Beginning at Miranda House, University of Delhi an esteemed institution renowned for its emphasis on holistic education, I was nurtured in an environment that fosters intellectual curiosity, critical thinking, and a passion for knowledge. Here, exposure to diverse subjects and engagement with a vibrant academic community cultivate a well-rounded perspective that laid a robust foundation for my future endeavours. Further, through its comprehensive educational approach, commitment to gender empowerment, and nurturing environment, Miranda House empowered me to develop intelligence, independence, and a strong sense of purpose, equipping me to thrive in diverse professional and personal pursuits.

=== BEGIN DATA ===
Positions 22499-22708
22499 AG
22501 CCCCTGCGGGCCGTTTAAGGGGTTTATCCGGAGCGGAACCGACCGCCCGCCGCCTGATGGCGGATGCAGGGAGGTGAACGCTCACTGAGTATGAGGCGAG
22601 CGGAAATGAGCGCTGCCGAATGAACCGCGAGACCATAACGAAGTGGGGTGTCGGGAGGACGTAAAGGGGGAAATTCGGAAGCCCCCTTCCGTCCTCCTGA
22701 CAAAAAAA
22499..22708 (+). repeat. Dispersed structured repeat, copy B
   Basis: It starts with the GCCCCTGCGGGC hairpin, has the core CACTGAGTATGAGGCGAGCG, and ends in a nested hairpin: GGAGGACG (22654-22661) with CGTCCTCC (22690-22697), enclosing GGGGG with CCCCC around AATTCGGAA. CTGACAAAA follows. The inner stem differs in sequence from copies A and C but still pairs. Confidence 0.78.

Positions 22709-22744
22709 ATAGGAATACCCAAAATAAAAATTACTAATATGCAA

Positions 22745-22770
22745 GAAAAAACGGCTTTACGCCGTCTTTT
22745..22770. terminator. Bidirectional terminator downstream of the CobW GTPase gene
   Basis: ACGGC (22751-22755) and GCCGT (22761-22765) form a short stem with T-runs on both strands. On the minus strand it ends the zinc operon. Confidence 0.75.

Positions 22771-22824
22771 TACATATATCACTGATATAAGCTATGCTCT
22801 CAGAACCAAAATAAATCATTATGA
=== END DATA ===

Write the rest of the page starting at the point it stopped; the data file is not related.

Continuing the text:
Transitioning to the Campus Law Centre, University of Delhi I entered the realm of legal scholarship and practice, where rigorous academic pursuits intertwined with practical applications of the law. Immersed in renowned faculty and legal luminaries, I was exposed to cutting-edge legal principles and engaged in thought-provoking discourse that sharpened my analytical skills and honed my advocacy abilities. This stage of the journey equipped me with the tools to comprehend the intricacies of the legal framework and contribute meaningfully to the evolving legal landscape.